A lifelong gluten-free diet is the only available treatment for coeliac disease at present. However, the high price of gluten-free substitute foods is likely to generate a welfare loss for consumers who drop gluten from their diet. Using original data on retail prices in four major UK supermarkets and consumption data from the UK Living Cost and Food Survey, we simulate the welfare change associated to a switch to the gluten-free diet. Within the "Bread and Cereals" category, retail price data show that the average price of gluten-free products is £1.12/100g relative to £ 0.59/100g of gluten-containing products. Our estimates indicate that on average in the UK coeliac consumers have to pay an extra £ 10 per week to maintain their utility levels prior to the dietary switch. This correspond to 29% of the weekly food budget. Results by income quartile are suggestive of regressive effects and the welfare loss for low-income consumers is estimated at 36% of their food budget compared to 24% of high-income consumers.

There is no such thing as a (gluten-)free lunch: Higher food prices and the cost for coeliac consumers

Capacci, Sara
;
Leucci, Anna Caterina;Mazzocchi, Mario
2018

Abstract

A lifelong gluten-free diet is the only available treatment for coeliac disease at present. However, the high price of gluten-free substitute foods is likely to generate a welfare loss for consumers who drop gluten from their diet. Using original data on retail prices in four major UK supermarkets and consumption data from the UK Living Cost and Food Survey, we simulate the welfare change associated to a switch to the gluten-free diet. Within the "Bread and Cereals" category, retail price data show that the average price of gluten-free products is £1.12/100g relative to £ 0.59/100g of gluten-containing products. Our estimates indicate that on average in the UK coeliac consumers have to pay an extra £ 10 per week to maintain their utility levels prior to the dietary switch. This correspond to 29% of the weekly food budget. Results by income quartile are suggestive of regressive effects and the welfare loss for low-income consumers is estimated at 36% of their food budget compared to 24% of high-income consumers.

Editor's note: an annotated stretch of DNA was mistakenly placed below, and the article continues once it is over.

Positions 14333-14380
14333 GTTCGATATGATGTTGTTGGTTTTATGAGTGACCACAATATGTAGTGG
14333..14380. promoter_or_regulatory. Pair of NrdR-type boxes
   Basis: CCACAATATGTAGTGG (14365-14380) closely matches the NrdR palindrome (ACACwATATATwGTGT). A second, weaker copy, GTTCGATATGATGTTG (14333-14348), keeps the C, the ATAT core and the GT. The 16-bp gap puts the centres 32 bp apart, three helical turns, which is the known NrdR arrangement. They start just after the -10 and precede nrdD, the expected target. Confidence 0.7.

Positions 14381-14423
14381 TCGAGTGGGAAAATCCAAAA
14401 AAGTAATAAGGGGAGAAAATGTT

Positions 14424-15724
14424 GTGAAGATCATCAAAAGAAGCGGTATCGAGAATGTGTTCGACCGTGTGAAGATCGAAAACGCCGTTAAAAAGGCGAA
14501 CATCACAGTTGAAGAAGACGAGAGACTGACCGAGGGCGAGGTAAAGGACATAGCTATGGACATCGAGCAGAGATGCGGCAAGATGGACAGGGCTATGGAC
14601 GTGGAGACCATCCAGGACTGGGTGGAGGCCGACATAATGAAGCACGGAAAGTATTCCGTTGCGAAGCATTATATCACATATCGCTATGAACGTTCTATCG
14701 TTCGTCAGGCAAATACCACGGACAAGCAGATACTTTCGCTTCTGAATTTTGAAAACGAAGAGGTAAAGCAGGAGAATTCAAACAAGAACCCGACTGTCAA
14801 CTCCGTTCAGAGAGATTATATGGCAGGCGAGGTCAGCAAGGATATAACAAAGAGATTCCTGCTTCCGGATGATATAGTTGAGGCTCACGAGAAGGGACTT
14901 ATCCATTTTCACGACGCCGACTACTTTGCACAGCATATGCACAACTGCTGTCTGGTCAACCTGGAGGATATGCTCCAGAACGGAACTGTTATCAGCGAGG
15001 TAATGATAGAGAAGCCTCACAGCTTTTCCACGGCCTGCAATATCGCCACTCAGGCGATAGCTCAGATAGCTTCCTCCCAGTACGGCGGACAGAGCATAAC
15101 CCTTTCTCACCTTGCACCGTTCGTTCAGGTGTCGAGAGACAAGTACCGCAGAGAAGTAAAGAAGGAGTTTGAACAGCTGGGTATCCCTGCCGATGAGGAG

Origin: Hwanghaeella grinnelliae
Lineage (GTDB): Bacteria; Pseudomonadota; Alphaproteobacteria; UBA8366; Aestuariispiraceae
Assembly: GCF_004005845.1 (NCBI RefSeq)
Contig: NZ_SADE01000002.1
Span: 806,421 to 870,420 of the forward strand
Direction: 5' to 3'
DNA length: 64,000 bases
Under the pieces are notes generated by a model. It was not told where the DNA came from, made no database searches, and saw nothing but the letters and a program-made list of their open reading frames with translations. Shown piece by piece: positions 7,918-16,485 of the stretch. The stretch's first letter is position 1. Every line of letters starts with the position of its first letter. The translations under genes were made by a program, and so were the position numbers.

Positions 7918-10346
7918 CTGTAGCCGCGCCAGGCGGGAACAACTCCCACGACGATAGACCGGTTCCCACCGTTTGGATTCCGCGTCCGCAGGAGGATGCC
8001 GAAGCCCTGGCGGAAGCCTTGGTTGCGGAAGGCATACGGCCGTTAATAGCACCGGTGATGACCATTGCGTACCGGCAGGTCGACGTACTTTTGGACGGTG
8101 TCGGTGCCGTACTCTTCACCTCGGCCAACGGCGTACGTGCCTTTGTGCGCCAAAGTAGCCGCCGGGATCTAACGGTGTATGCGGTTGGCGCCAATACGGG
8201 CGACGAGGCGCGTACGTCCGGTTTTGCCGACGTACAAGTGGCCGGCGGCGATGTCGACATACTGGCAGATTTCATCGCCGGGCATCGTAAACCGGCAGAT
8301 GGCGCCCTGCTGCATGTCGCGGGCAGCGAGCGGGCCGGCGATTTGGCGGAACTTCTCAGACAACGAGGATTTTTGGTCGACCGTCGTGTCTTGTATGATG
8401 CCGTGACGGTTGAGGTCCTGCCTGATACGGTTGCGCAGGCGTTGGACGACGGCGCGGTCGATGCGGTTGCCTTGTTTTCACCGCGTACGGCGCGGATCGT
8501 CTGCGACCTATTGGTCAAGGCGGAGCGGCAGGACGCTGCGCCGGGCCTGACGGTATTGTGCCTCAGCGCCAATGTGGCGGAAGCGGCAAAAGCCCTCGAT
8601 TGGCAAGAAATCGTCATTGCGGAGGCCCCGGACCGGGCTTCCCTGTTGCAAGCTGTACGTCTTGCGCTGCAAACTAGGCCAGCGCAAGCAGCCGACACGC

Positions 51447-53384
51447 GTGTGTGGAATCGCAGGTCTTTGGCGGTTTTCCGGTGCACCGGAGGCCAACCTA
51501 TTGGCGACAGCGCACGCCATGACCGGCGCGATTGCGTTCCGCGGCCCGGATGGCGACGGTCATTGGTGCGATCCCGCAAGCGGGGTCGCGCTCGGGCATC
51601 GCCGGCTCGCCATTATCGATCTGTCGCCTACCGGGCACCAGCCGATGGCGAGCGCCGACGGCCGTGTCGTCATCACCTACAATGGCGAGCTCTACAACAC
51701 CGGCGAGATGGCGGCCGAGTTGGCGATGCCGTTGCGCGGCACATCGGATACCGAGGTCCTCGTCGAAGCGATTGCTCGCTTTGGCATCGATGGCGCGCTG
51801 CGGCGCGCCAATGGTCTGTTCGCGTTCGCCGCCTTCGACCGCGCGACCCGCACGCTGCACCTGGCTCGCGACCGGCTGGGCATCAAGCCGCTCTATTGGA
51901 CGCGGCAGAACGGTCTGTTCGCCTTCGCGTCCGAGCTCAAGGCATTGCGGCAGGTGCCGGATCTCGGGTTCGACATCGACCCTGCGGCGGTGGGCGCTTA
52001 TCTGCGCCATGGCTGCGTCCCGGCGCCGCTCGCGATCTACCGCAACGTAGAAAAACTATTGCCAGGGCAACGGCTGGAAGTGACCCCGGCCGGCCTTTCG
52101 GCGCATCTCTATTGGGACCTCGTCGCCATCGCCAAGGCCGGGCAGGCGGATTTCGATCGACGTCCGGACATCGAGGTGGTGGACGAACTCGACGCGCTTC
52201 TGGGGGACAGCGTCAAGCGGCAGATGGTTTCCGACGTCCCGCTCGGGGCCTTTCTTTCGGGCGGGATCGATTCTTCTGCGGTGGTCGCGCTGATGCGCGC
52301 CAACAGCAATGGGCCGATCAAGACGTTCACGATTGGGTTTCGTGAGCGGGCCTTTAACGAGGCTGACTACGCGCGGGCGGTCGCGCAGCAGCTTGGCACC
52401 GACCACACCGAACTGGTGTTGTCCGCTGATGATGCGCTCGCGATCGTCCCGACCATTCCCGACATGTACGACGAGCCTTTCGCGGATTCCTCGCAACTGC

Capacci, Sara; Leucci, Anna Caterina; Mazzocchi, Mario
File in questo prodotto:
Eventuali allegati, non sono esposti

I documenti in IRIS sono protetti da copyright e tutti i diritti sono riservati, salvo diversa indicazione.

Utilizza questo identificativo per citare o creare un link a questo documento: http://hdl.handle.net/11585/637754
 Attenzione

Attenzione! I dati visualizzati non sono stati sottoposti a validazione da parte dell'ateneo

Citazioni
  • ???jsp.display-item.citation.pmc??? 3
  • Scopus 12
  • ???jsp.display-item.citation.isi??? 11
social impact